Outside Gate 2 at Naval Air Station Patuxent River, a group of striking machinists finished their early morning picketing along the town’s main road to go to Linda’s Cafe, a homey place with a Texas owner, to have some coffee.
In this rural, conservative part of southern Maryland 60 miles southeast of Washington, where the Patuxent River meets the Chesapeake Bay, the naval base and its aviation-testing facilities dominate the economy. So for there to be a militant labor contingent out on the street is a little surprising to locals: a sampling of customers at Linda’s Cafe questioned by a McClatchy reporter had never even heard about the machinists’ strike.
It’s a little-noticed subset of the International Association of Machinists and Aerospace Workers strike at Lockheed Martin Aeronautics Co. in Fort Worth, Texas – now in its 10th week – that the disputed contract covering 3,400 machinists in Texas’ Tarrant County also includes about 170 workers at Pax River, as it’s known, as well as about 200 at Edwards Air Force Base in California, the two testing centers for the F-35, which is at the center of the contract.
But the Pax River strikers have been especially active, taking advantage of their proximity to Washington to sometimes picket Lockheed Martin’s corporate headquarters in Bethesda, Md., and, they hope, draw attention to their issues as well as embarrass the bosses. Lockheed Martin spokeswoman Jennifer Whitlow said, however, that “we respect their right to do peaceful informational picketing.”
The strikers are upping the ante in other ways, with the move to the very public Gate 2, as well, since base commander Capt. Ted Mills had designated Gate 3 – a few miles away, used by contract workers and well off the main road – for their use, where strikers have camped out almost daily. Machinists’ association business agent Joe Alviar, detailed from Fort Worth during the strike, promises more “high-profile” picketing sites if mediation, which started last Wednesday, doesn’t result in a deal.
“Now we’re keeping them on their toes,” said Gilbert Torres, the union’s chief shop steward for Lockheed Martin at Pax River. As long as the strikers keep their informational picketing across the street from the gates, they can’t be moved. And the Pax River machinists say they’re giving up their spot at Gate 3.
Still, they hope the mediation sticks.
“It’s been tough not having any income,” said Rick Bertele, a striker and a single father. “The reasons we’re out here are pensions and affordable health care.” The strikers rejected the corporate plan for higher-priced health plan choices and a pension plan for new hires that doesn’t have a defined benefit. “It’s taught us all important budgeting skills.”
The Navy isn’t taking sides. Pax River Base spokesman Gary Younger said, “This is a corporate matter, and the Navy’s staying out of it.”
The weeks have taken their toll, with only 75 to 80 of the original 170 machinists still on strike. The strikers who remain say they’re in it to "the end." About 50 made it to the informational picketing line outside Gate 2 one morning last week.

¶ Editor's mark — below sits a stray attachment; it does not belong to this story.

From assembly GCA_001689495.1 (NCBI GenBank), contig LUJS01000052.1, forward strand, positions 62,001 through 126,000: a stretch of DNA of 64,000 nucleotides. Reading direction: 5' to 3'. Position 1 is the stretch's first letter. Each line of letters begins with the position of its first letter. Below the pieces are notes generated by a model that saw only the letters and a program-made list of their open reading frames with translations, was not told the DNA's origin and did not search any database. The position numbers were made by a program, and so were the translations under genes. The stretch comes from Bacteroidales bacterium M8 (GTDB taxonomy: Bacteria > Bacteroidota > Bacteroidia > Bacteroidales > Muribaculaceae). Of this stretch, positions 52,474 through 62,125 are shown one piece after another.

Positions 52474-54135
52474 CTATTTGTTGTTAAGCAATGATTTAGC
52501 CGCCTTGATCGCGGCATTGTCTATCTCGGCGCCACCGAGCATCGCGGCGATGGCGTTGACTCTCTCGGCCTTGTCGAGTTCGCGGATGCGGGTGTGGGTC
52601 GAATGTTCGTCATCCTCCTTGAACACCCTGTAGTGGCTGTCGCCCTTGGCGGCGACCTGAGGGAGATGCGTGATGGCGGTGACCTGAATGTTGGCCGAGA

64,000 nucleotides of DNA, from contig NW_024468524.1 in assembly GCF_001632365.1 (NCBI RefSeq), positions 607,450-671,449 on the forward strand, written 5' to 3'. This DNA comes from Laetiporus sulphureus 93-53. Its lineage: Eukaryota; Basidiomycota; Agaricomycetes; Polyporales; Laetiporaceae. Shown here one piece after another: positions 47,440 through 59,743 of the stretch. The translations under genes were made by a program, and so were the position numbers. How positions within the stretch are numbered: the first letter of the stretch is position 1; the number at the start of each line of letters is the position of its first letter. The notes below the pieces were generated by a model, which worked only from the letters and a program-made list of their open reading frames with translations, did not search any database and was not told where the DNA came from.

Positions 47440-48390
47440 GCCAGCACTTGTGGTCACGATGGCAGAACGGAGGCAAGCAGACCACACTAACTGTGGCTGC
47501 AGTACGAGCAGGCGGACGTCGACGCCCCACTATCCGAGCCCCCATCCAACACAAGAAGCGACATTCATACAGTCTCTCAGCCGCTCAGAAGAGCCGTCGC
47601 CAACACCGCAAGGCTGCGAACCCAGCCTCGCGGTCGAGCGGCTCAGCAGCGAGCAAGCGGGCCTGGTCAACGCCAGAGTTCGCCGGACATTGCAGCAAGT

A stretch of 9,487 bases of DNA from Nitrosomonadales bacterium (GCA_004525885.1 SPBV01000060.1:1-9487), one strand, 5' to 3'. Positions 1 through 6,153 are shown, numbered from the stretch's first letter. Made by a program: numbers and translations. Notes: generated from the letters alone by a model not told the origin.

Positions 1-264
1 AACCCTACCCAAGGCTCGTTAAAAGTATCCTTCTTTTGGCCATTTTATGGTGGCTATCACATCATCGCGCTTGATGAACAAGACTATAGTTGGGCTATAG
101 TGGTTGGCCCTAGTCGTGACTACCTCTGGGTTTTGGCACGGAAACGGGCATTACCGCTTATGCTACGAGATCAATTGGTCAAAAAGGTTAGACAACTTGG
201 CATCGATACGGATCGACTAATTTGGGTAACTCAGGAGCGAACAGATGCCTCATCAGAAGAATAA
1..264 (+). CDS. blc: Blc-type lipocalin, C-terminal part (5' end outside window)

One striker may lose his house by the end of the month. All are out looking for jobs – one is hoping to be a state trooper – and they budget for everything, though the union’s nearby national training center is providing box lunches and dinner four nights a week.
“We have lives,” said Peggy Boyd, adding, “Well, we don’t have ‘lives’ lives. We’re all looking for jobs.”
Greg Collins, who’s on strike although his wife, Donna, needs medications for multiple sclerosis, had a retail job for a day until the employer realized he was a striker who wouldn’t stay long. Now Collins is worried about losing his home. “I have until the end of the month,” he said of his $2,800 property tax bill.
The strikers say the reaction to their being on strike is mixed, even from their own families.
Rob Salerno, who still owns a home in Mansfield, Texas, from when he worked for the Texas Air National Guard, said that when he told his sister-in-law about the strike during a visit to Pennsylvania, she turned on him and said, “I hope you lose.” He ate quickly and left.
It isn’t any easier in southern Maryland. “Most locals say, ‘You shouldn’t be on strike,’ ” Salerno said, although his church has helped him with housework and splitting logs. “I’m probably one of the most fortunate,” he said, since he can rely on a disability check from an injury during military service in Iraq.
Lee Cagwin, who has 23 years with the company and moved here after cutbacks at Florida’s Kennedy Space Center, is keeping life simple, staying in the RV he brought from the Sunshine State. “Checking out the mobile lifestyle,” he said. “I used to have money for retirement.”
Cafe owner Linda Palchinsky, who’s from Victoria, Texas, has owned the restaurant for 24 years and once saw the strikers out at 5:30 a.m. in pouring rain. “They must really believe in what they’re doing,” she said. Unaware of their issues, she spoke with the group of nine machinist workers sitting at a table.
A customer, George Little, who sat at the counter at the back of the cafe, grunted when he was asked what he knew about the strike. “My sort of son-in-law was in it,” he said. Little, who’s from Lake Jackson, Texas, and is retired from a civilian job at the base, said the former striker was his daughter’s companion and the father of his grandchild. The man went back to work “because he needed the damn money,” Little said.
What does Little think of the strikers? “I think they’re idiots,” he said. “They’re never going to make back what they’re losing.”
At a booth, Shane Taylor, the general sales manager at Team Hyundai, a dealership less than a mile down the road from Pax River’s main gates, said, “I wasn’t aware of a strike. I had not heard one thing.”
“This area thrives and lives off this base,” Taylor said. “Without this base, you’re looking at a ghost town.”